Category Archives: Korean Cinema

BIFF: Pascha (2013) – South Korea [World Premiere]

Review by: Andrew Chan FCCA AACTA
Review Date: 28th October 2013

Director: Ahn Seon-kyoung
Starring: Kim So-hee, Sung Ho-jun, Shin Yeon-sook

Reviewed at the World Premiere at 2013 Busan International Film Festival (October 2013)

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This film starts with an interesting premise and even manages to show some promise throughout, but it never really settle for a tone or any meaningful resolution. Rather, “Pascha” is one of those movies where the journey is more important than the destination. It is process that makes “Pascha” worth seeing, the struggle of humanity, love, compassion and living within the strict rules of society and tradition. “Pascha” is not controversial at all, despite its premise, as the relationship between the older woman and the young adult (aged 19) feels every bit genuine and in turn creating a good enough film for the audience to feel and endure.

Kim So-hee plays the older woman almost 40, with her life steeling away from tradition. Dating and living with a 19 year old boyfriend, she is unable to face her parents, society and therefore indulge in the love and company of cats. In fact, both are loners, we hardly see their friends, if they have any. It is hard not to sympathizes with their relationship and despite how doomed it seems to be, it somehow works. Sung Ho-jun is less enduring as the 19 year old in love with Kim So-hee, but the two radiates with chemistry, often making up for their age differences and glaring looks of mother and son. Still not enough is shown or known about Sung Ho-jun’s character and is often overshadowed by a more matured display from Kim So-hee.

All in all, “Pascha” is one of those films that neither excites totally or takes you to boredom, but there is a journey where the audience gets to feel as though they are part of this unlikely relationship. I have always believed the foundation of a long lasting relationship lies in couples actually needing each other. In “Pascha”, director Ahn Seon-kyoung never tries to do too much, (perhaps saving for an emotional farewell for their cat in the very beginning of the film) and ultimately it is precisely the reason why the film worked out. By the end of the film, I can say that there is something in “Pascha” that is worth the journey taken, even if the process is rather tame. (Neo 2013)

I rated it 7.5/10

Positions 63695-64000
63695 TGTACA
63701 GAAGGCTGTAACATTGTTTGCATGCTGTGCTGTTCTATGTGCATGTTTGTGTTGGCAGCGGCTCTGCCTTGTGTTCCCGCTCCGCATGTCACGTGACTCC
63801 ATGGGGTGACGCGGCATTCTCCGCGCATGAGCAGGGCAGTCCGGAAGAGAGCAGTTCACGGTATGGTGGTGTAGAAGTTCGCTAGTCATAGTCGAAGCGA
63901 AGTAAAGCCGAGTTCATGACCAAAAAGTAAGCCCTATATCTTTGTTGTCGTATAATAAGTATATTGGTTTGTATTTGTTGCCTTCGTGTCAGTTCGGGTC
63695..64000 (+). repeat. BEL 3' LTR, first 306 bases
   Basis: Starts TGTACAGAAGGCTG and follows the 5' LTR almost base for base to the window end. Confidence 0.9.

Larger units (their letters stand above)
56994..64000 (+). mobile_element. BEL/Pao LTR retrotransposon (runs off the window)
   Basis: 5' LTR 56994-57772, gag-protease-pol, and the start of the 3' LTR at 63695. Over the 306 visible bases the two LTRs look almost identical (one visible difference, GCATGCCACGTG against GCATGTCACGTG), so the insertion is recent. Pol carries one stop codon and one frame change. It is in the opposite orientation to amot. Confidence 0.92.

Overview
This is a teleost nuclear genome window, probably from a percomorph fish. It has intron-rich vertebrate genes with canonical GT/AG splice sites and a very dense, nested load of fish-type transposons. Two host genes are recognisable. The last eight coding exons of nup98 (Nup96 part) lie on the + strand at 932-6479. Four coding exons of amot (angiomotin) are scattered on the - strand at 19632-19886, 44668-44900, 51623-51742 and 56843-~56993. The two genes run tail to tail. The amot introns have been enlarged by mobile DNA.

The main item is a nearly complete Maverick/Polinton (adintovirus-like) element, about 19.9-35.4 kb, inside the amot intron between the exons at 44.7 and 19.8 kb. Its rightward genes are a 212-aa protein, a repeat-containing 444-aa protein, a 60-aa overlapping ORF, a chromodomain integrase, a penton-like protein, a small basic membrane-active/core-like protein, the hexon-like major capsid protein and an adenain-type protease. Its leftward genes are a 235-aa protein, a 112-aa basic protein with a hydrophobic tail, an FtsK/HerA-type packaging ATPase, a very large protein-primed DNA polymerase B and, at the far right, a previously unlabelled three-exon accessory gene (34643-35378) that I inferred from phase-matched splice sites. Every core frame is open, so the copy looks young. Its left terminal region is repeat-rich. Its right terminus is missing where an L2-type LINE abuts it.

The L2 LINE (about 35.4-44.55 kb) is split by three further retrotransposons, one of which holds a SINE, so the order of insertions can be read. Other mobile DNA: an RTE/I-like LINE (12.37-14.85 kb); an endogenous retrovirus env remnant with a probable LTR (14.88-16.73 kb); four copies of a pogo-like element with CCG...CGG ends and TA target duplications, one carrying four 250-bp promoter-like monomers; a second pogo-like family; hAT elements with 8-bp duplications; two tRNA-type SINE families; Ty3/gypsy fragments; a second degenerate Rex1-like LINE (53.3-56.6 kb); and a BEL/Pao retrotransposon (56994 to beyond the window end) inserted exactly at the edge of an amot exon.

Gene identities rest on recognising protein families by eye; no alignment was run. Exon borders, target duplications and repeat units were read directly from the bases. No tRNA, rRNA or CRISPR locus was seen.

BIFF: 10 Minutes 10분 (2013) – South Korea [World Premiere]

Review by: Andrew Chan FCCA AACTA
Review Date: 18th October 2013

Director: Lee Yong-Seung
Writer: Kim Hye-Min
Starring: Park Jong-Hwan, Kim Jong-Goo, Jung Hee-Tae, Lee Si-Won, Jang Liu, Jung Seung-Kil

Reviewed at the World Premiere at 2013 Busan International Film Festival (October 2013)

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“10 Minutes” is a small film, but also strikingly realistic portrayal of early life in the workforce and quite frankly office politics. Films about office politics is nothing new, but newcomer director and student Lee Yong-Seung impresses in his debut feature length film by staying true to its source, purpose and aims. Being simple is not easy and this film shows exactly how difficult it is when you are at the bottom of the chain, whether it is in life or in the workforce. 10 minutes may seem like a short time in the span of our lives, but how often does a split minute decision you make turns out to be the longest in your life and this film defines exactly that.

By casting newcomer Park Jong-Hwan for the lead intern role, Lee strikes gold, as Park is able to show raw emotions, the naivety of one with youthful ambitions and more importantly being real and genuine. The audience may not precisely sympathetic with Park’s character, but it undoubtedly made the film a journey that is fascinating to follow. Park is perfect for the role and his raw and at times native and expressive emotions is fascinating to endure. It is easy for the audience to side and detest from him at the same thing and also realising precisely why he fails to fit in. Ultimately, we have all been Park at some point in our lives, but perhaps without realising. Another newcomer Lee Si-Won shows potential for more things to come. Her sarcastic display, confident screen presence and good looks provides the film with some much needed energy and light. She is neither the villain or the victim, but she portrays the role of someone who in not entirely qualify, but coming in at the expense of more qualify people to pitch perfect condition.

All in all, “10 Minutes” is a nice little gem of a discovery and despite its honest intentions, it is never pretentious and almost always entertaining. Watching people suffer in workforce due to gossips, not fitting in and everything else you can associate is interesting to a degree, but what makes the film stands above the genre convention, is everything seems so realistic and director Lee smartly intervenes his notion of life choices and how one’s decision that is made within 10 minutes can have larger consequences. In essence, “10 Minutes” shows the reality of the workplace and that it is who you know and not what you do that makes the difference. Life choices can be easy or difficult, but most of the time will lead you to an entirely different path. A smart guy once told me, “Just assume you made the best choice and let it go at that. Afterall, you did the best you could with the knowledge you had.” I thinks this ring true with “10 Minutes” as well. (Neo 2013)

I rated it 8/10

BIFF: Han Gong-Ju 한공주 (2013) – South Korea [World Premiere]

Review by: Andrew Chan FCCA AACTA
Review Date: 10th October 2013

Director: Lee Su-Jin
Writer: Lee Su-Jin
Starring: Chun Woo-Hee, Jung In-Sun, Lee Young-Ran, Kim So-Young

Reviewed at the World Premiere at 2013 Busan International Film Festival (October 2013)

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“Han Gong-Ju” is an exciting and intriguing debutant feature from director Lee Su-Jin. The film starts off slowly, but grows onto you without noticing and by the end of the film, you are totally engrossed with the situation at hand. This is a wonderful piece of character exploration of how a young girl deals with the issue of gang rape, the death of a friend and how society views the issue itself. What sets “Han Gong-Ju” apart from the rest of its genre is its ability to tell a story from a variety of angle and presenting the situation as objective as the director can be. Director Lee never tries to exaggerate the situation to provoke emotions, nor do we see the graphic rape sequences that some of the audience may be craving, but the show not tell principle is put to great purpose and in turn creating an emotionally engrossing tale that is equally deep in its underlying message.